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Multilobed Magnetic Liposomes Enable Remotely Controlled Collection, Transport, and Delivery of Membrane-Soluble Cargos to Vesicles and Cells

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journal contribution
posted on 11.03.2021, 17:45 by Denisa Lizoňová, Samuel Frei, Martin Balouch, Aleš Zadražil, František Štěpánek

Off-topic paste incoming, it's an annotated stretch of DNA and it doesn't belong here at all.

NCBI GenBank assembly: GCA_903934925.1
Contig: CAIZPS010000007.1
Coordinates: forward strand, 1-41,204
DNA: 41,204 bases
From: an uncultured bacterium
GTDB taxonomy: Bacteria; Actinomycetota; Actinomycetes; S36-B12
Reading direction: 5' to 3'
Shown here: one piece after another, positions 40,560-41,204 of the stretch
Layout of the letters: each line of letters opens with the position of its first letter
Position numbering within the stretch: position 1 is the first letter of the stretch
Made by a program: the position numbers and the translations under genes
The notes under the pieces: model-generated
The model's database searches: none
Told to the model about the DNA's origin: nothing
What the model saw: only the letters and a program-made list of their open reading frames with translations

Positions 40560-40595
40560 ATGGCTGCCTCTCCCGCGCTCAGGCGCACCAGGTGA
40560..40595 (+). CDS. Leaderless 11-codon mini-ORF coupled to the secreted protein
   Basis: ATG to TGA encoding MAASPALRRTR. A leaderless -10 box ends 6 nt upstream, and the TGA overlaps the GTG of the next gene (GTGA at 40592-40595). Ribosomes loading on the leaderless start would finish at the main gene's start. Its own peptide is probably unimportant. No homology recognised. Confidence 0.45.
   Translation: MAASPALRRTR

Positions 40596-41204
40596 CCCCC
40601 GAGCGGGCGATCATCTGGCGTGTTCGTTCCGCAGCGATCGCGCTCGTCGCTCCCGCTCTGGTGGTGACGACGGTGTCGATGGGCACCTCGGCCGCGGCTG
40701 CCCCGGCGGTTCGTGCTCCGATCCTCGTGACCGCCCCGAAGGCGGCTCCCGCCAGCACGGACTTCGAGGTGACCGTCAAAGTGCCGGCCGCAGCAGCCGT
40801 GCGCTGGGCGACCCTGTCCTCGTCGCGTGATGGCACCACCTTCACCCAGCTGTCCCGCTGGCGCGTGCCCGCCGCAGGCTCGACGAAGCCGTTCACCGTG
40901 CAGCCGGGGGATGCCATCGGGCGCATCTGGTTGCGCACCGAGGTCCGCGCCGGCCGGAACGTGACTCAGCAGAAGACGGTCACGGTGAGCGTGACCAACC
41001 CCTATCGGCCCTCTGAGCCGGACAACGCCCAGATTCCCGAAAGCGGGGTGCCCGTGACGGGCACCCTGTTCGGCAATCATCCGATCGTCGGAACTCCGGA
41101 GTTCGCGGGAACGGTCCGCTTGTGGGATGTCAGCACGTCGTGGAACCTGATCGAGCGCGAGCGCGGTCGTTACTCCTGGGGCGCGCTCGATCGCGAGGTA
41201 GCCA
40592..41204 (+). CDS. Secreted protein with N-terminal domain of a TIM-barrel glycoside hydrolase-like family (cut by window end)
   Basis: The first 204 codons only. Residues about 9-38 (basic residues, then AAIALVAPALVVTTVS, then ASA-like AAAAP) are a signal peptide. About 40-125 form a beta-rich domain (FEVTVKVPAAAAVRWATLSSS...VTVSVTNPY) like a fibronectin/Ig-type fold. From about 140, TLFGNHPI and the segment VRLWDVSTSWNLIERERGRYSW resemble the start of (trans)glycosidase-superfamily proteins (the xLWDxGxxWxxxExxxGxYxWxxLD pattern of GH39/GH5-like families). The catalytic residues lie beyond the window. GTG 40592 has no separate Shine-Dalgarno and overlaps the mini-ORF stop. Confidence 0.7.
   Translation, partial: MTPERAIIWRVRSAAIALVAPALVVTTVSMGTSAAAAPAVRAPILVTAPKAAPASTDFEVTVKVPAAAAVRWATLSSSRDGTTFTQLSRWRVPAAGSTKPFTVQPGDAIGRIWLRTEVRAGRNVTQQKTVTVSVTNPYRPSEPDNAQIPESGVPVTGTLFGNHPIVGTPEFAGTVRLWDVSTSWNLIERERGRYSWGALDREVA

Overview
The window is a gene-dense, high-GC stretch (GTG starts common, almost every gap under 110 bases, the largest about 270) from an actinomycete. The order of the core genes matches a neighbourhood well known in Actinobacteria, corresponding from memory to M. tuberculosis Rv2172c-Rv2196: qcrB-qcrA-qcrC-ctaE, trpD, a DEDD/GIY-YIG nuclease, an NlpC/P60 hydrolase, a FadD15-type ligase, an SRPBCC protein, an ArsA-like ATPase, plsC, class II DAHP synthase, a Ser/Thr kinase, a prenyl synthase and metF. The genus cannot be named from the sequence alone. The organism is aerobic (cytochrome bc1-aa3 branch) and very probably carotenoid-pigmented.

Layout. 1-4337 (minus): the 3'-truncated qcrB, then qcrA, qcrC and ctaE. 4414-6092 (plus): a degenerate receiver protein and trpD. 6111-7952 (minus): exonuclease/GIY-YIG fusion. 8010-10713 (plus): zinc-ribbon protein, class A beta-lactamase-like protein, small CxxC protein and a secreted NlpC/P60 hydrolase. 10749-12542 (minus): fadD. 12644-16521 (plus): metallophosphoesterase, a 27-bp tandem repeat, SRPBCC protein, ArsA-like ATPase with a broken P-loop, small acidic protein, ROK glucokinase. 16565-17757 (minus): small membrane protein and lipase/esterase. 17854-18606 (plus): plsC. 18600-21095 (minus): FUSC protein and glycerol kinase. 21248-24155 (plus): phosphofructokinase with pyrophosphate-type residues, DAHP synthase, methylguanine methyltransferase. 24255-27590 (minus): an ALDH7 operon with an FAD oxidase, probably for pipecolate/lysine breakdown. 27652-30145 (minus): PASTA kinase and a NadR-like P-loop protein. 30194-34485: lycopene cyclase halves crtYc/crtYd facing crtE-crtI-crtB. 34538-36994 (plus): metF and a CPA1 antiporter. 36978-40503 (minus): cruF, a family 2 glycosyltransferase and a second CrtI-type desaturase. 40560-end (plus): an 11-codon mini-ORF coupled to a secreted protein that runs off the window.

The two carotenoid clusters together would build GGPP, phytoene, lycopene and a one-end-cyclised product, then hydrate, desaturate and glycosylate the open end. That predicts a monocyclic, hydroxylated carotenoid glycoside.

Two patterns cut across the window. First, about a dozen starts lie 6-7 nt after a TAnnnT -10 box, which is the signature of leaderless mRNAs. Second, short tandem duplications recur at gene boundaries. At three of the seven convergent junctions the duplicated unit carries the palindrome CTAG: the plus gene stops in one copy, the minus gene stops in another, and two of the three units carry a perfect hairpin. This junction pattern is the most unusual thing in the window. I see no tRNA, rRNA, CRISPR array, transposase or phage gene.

Lipid bilayers are the basic structural components of all living systems, forming the membranes of cells, sub-cellular organelles, and extracellular vesicles. A class of man-made lipidic vesicles called multilobed magnetic liposomes (MMLs) is reported in this work; these MMLs possess a previously unattained combination of features owing to their unique multilobe structure and composition. MMLs consist of a central cluster of lipid-coated magnetic iron oxide nanoparticles that lend them a magnetophoretic velocity comparable to the most efficient living microswimmers. Multiple liposome-like lobes protrude from the central region; these can incorporate both water-soluble and lipid-soluble molecular payloads at high carrying capacity and exchange the incorporated substances with the membranes of both artificial and live cells by the contact diffusion mechanism. The size of MMLs is controllable in the range of 200–800 nm. Their functionality is demonstrated by completing a model mission where MMLs are remotely controlled to collect, transport, and deliver a cargo to live cells.